Don’t “Bakkenize” the Beartooth Front

On Oct. 24, Energy Corporation of America CEO John Mork announced plans to expand development of oil and gas leases along the Beartooth and Bighorn mountains. He envisions bringing “the Bakken to the Big Horns [and the Beartooths]…and fundamentally changing these areas the way it has changed other areas of the United States.” While ECA officials are considering their grand plans to “Bakkenize” us here in scenic Montana, does anyone really believe they considered what the longer term impacts might be for those of us who live, work, and visit here? It’s About the Water As local grassroots organizations, Stillwater Protective Association and Carbon County Resource Council support our neighbors who are farmers, ranchers, teachers, business owners, artists, and retirees. Together we stand for clean water and air, and the strong local economies that rely on it, including agriculture, tourism, and recreation. ECA’s announced intent to conduct extensive drilling in the lands along the Beartooth Front will jeopardize family farms, ranches, and businesses that have been here for decades - regardless of what method they use to extract it. Hydraulic fracturing (fracking) requires two to five million gallons of water per fracked well. That water will come from aquifers, lakes, or streams. Even one drilling well is a threat to all the neighboring water users; wells in our counties have already been going dry earlier and earlier each summer. In addition to the problem of where the water comes from, there’s the problem of where the water goes. According to one congressional study, more than 750 chemicals are used in hydraulic fracturing. Very few are publicly disclosed. Even though up to 70% of the chemical-water stays in the ground, the chemicals have been found up to 3,000 feet away from well sites (and even further when spilled from trucks). Untreatable water is injected into deep disposal wells and will never return to the hydrologic cycle. To make matters worse, no one is watching what will happen to our water quantity. In Montana, and at the federal level, the availability of water for fracking and its impact on other water users aren’t included in any part of the permitting process for oil and gas wells. This leaves the responsibility of protecting our water supply to out-of-state oil and gas companies like ECA. Once taken, most of the water is gone for good. Social Costs While protecting our water is our top priority, we must also consider the social impacts of this development on communities. We’ve already seen a great increase in truck traffic on our two-lane roads. Heavy truck-traffic accidents typically increase in drilling areas, as well as arrests, sexually transmitted diseases, and other social ills. We don’t have the community infrastructure to handle this kind of growth, nor will taxes from oil and gas be much help. Due to Montana’s oil and gas tax holiday, drillers are exempted from paying any production taxes for their first 18 months— the most productive period in the life of a well. Montana has got to repeal this unneeded and unfair law. Our recreational and tourism economies are strong because of our area’s natural beauty. Industrializing the area around Yellowstone National Park – America’s Park – does not make economic sense for anyone but the Energy Corporation of America. Defend the Beartooth Front A recent Carbon County News poll recorded that 86% of readers do not want a Bakken in the Beartooths. More than 4,300 mostly Montana residents have already signed our online petition. Our neighbors and friends don’t want our treasured land, waterways, and rural, agricultural quality of life industrialized. We support sustainable solutions that don’t destroy our water supply. Our neighbors and friends will do what it takes to Defend the Beartooth Front. The Carbon County Resource Council, the Stillwater Protective Association, and the Northern Plains Resource Council, will not let the Beartooth Front become “Bakkenized.” For more information about how to help Defend the Beartooth Front visit, us at: Deborah Muth of Red Lodge chairs the Carbon County Resource Council and Charles Sangmeister of Nye chairs the Stillwater Protective Association. Both groups are affiliates of the Northern Plains Resource Council.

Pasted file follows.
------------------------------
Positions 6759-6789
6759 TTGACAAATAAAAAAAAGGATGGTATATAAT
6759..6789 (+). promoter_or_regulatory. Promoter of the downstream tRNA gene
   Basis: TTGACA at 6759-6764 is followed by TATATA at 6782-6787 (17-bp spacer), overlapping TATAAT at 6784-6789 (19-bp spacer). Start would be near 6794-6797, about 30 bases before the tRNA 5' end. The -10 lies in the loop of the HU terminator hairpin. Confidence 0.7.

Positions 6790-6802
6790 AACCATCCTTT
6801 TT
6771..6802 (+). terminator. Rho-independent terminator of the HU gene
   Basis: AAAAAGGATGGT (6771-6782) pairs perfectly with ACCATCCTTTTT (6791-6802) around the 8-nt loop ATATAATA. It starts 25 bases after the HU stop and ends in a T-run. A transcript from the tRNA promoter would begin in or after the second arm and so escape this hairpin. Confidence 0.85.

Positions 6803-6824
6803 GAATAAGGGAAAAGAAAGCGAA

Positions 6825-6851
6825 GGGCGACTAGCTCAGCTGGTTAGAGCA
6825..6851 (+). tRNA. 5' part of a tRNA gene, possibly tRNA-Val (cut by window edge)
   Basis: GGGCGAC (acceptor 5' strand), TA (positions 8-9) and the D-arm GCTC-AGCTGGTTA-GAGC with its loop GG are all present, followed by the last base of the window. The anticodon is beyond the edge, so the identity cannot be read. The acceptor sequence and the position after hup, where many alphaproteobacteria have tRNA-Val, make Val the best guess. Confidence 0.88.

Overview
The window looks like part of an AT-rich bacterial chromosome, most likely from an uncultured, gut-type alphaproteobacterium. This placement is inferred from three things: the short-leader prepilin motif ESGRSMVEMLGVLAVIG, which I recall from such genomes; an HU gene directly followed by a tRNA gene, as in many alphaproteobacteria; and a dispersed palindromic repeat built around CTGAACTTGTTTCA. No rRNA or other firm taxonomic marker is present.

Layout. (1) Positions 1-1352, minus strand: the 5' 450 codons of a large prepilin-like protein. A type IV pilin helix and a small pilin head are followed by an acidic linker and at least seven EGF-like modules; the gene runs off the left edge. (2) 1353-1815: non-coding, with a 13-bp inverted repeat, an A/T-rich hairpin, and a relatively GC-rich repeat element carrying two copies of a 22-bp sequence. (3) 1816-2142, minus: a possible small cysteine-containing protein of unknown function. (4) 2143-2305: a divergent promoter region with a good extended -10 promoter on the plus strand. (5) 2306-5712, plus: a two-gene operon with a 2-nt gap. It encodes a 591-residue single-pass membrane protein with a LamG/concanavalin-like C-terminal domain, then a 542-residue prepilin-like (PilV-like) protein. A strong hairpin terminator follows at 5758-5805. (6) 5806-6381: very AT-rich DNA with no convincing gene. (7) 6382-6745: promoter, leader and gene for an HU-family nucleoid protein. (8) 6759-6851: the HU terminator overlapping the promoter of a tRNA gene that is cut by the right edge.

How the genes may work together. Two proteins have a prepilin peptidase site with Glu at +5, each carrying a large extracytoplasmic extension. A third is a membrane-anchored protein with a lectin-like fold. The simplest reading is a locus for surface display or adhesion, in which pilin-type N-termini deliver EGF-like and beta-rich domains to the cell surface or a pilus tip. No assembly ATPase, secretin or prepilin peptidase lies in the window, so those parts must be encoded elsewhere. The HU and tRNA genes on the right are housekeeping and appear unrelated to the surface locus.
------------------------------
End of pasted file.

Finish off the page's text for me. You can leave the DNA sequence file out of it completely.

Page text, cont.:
Upcoming Events

  • Saturday, February 24, 2018 - 10:00am
    An Overeaters Anonymous group will meet every Saturday at 10 a.m. at the Grace Fellowship Church, Absarokee.
  • Sunday, February 25, 2018 - 1:00pm
    Long, cold winter getting you down? Get out of the house and join the fun on Sunday afternoon for Bingo to help the homeless pets of Carbon County. Be there for Beartooth Humane Alliance Bingo, Sunday, Feb. 25, from 1 p.m. - 4 p.m., at the Red Lodge Elks Club.
  • Monday, February 26, 2018 - 7:00pm
    Joliet Group meets at the Community Center Monday at 7 p.m.
  • Tuesday, February 27, 2018 - 7:00pm
    Now Group meets at the Bridger United Methodist Church, 222 W. Broadway (west entrance of church) Tuesday at 7 p.m.
  • Wednesday, February 28, 2018 - 9:30am
    Open 2nd and 4th Wednesday 9:30 a.m. – 11:30 a.m. and from 7 p.m. – 8 p.m. 206 N ‘D’ Street. More info 662-1060.
  • Thursday, March 1, 2018 - 7:00pm
    Meets every Thursday, 7 p.m. – 8 p.m. at the Red Lodge Area Community Foundation, 122 S. Hauser. It is open to all. 425- 1755.